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The Handmaiden DVD Review

The Handmaiden (2016) movie poster The Handmaiden

US Theatrical Release: October 21, 2016 (South Korean Release: June 1, 2016) / Running Time: 145 Minutes / Rating: Not Rated

Director: Park Chan-wook / Writers: Chung Seo-kyung, Park Chan-wook (screenplay); Sarah Waters (novel Fingersmith)

Cast: Kim Min-hee (Lady Hideko), Kim Tae-ri (Sook-Hee), Ha Jung-woo (Count Fujiwara), Cho Jin-Woong (Uncle Kouzuki), Kim Hae-sook (Miss Sasaki), Moon So-ri (Lady Hideko's Aunt)

Buy The Handmaiden from Amazon.com: DVD Instant Video

To the surprise and disappointment of some, The Handmaiden (Ah-ga-ssi in its native Korean) is not an Academy Award nominee. The awards prospects of this film from director Park Chan-wook (Oldboy, Stoker) took a huge hit when South Korea opted to submit The Age of Shadows instead of it for consideration in Best Foreign Language Film. But some fans still held hope that this could be the rare foreign film to crash a technical category like the Hong Kong movie The Grandmaster did two years earlier.
Tuesday morning's announcements revealed it was not to be, but it's not like Handmaiden hasn't already won rave reviews and dozens of awards, including Best Film Not in the English Language from my own Online Film Critics Society, which also gave it one of our ten Best Picture nominations.

The Handmaiden invites comparisons to Akira Kurosawa's landmark Rashomon with its approach of telling one story from three different perspectives. The story involves Sook-hee (Kim Tae-ri), a pickpocket from a family of forgers and con artists, becoming the personal maid of Lady Hideko (Kim Min-hee), an orphan lady who has inherited great wealth. Using the name Tamako, Sook-hee is appointed Hideko's maid on recommendation from Count Fujiwara (Ha Jung-woo).

The "Count" has a nefarious plan to marry Hideko and then have her committed to an insane asylum, leaving her great wealth all to himself. Sook-hee is to grease the wheels and get Hideko to fall for the Count, but instead the two ladies get into some pretty heavy kissing, petting, suckling, and scissoring.

Count Fujiwara (Ha Jung-woo) woos Lady Hikdeo (Kim Min-hee) in "The Handmaiden."

The second perspective belongs to Hideko, who has been abused by her twisted uncle Kouzuki (Cho Jin-woong) since youth. She meets the Count, who pitches her a plan that would offer her an escape from her hard life.
Finally, the film's third and final act gives us the Count's point-of-view, revealing he has his own tormentor.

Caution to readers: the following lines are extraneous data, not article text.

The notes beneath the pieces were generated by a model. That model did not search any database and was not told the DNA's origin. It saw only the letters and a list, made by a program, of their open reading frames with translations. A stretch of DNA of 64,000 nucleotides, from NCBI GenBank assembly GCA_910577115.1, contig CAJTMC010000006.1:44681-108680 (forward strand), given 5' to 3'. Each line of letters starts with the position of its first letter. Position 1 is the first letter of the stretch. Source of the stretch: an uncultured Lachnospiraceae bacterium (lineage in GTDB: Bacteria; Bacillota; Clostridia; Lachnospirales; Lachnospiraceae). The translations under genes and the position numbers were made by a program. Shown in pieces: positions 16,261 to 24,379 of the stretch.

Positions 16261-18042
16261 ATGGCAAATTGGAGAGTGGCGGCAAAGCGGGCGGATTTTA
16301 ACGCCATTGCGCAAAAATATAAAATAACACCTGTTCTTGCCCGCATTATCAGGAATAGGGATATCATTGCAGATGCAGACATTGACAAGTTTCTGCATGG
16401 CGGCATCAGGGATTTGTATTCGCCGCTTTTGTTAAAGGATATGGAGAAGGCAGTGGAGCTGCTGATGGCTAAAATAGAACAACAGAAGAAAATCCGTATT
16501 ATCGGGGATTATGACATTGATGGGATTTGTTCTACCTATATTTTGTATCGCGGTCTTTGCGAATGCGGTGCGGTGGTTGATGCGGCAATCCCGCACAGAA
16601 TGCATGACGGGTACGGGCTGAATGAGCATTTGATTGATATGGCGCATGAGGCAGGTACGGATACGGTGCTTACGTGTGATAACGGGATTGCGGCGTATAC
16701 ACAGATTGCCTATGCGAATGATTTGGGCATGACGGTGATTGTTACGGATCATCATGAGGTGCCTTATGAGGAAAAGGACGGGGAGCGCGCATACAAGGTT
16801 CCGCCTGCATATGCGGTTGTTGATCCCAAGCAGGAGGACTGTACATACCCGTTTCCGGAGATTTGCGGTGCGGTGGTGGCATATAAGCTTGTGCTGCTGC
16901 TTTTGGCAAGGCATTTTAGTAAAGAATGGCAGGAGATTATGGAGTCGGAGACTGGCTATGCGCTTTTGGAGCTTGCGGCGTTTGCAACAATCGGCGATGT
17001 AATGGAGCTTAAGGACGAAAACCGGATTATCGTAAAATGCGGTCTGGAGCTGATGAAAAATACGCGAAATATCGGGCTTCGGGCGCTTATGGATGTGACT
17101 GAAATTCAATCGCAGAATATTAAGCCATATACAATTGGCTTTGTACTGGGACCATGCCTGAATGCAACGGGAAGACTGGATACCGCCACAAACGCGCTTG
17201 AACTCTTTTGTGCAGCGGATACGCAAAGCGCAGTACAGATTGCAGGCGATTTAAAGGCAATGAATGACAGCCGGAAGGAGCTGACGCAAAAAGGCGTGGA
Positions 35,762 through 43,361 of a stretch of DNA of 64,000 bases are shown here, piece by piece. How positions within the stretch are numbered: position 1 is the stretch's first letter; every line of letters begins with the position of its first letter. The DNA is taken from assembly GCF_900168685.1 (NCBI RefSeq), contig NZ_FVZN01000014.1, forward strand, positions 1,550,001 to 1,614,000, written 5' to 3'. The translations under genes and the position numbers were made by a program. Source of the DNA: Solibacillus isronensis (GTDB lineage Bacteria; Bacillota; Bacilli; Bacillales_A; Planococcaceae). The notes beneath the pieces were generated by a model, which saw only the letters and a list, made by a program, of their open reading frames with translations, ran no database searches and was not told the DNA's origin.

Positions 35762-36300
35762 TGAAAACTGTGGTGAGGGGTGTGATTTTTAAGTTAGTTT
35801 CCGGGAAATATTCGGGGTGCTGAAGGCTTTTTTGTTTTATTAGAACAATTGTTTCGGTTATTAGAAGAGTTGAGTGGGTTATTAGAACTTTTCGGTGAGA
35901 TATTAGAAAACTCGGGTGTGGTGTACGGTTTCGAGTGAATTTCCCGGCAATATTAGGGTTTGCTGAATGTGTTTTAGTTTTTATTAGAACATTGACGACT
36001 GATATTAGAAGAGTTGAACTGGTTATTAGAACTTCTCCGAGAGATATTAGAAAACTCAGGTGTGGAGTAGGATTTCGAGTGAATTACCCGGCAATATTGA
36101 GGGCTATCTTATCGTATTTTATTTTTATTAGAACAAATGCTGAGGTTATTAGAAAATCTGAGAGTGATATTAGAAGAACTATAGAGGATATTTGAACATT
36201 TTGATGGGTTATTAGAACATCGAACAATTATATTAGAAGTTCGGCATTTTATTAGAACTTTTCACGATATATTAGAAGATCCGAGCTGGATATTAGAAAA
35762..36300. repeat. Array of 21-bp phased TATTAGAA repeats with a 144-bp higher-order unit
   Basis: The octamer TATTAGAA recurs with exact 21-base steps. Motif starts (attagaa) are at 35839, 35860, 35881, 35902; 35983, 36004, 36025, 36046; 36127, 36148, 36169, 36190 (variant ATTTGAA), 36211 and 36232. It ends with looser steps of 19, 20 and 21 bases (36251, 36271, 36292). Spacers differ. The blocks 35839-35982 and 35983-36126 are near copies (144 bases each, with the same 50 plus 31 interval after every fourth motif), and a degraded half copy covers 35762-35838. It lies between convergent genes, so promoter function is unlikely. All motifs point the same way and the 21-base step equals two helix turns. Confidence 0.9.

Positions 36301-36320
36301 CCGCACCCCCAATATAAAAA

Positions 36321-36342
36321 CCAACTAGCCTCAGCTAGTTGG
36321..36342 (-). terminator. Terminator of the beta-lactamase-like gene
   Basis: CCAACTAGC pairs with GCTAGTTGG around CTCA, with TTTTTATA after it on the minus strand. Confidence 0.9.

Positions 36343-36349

The Handmaiden is steamy, explicit, and uncompromising. Its appeal lies as much in the way it tells its story as in the story it tells, the presentation supplying depth like Memento, The Usual Suspects, or the aforementioned Rashomon. Twists and turns abound, giving the film an exhilarating power to disarm and mislead. The same incident presented a first time takes on entirely different meaning the second time and that generates some intrigue.

I cannot pretend that the story truly hooked me in any of its three incarnations, but then I'll admit its historical and cultural implications, far from universal, did not register or resonate with me. There is an undeniable artistry to the production, which is loosely adapted and dramatically reworked from Sarah Waters' 2002 Victorian England novel Fingersmith. But as with the other Park Chan-wook film I saw, Stoker, there seems to be more style than substance here.

In a decision that only adds to fans' disappointment, Amazon Studios' sometimes home video partner Sony brought the film to DVD but not Blu-ray on the same Tuesday it came up empty from the Oscars.

The Handmaiden DVD cover art -- click to buy from Amazon.com DVD Details

2.39:1 Anamorphic Widescreen
Dolby Digital 5.1 (Korean)
Subtitles: English, English for Hearing Impaired, Spanish
Not Closed Captioned
Release Date: January 24, 2017
Single-sided, dual-layered disc (DVD-9)
Suggested Retail Price: $25.99
Black Keepcase
Also available on Instant Video


While the detail, vibrancy, and sharpness of 1080p are missed, The Handmaiden's 2.39:1 anamorphic widescreen transfer is plenty satisfactory judged by the standards of DVD's standard definition. The English subtitles are clean and grammatically sound (English SDH and Spanish subtitles are also offered), while the Dolby Digital 5.1 mix presents the original Korean soundtrack in fine fashion.

The Handmaiden's Region 1 DVD main menu is conspicuously missing a Bonus Features listing.


Sony's DVD includes no bonus features whatsoever, not even trailers for other Amazon Studios properties.

The static, piano-scored main menu features four characters looking straight ahead.

No inserts accompany the plain silver disc inside the insert-less black keepcase.

Lady Hikdeo (Kim Min-hee) and her handmaiden Sook-Hee (Kim Tae-ri) are closer than they let in as they share a bed but face opposite directions here.


There is plenty about The Handmaiden that you may find compelling. I wish I could say I did too, but despite the interesting way it tells its story three times from three very different perspectives, this long Park Chan-wook film did not do much for me beyond a technical level.

Buy The Handmaiden from Amazon.com: DVD / Instant Video

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Reviewed January 27, 2017.

Text copyright 2016 DVDizzy.com. Images copyright 2016 Amazon Studios, CJ Entertainment, Moho Film, Yong Film.
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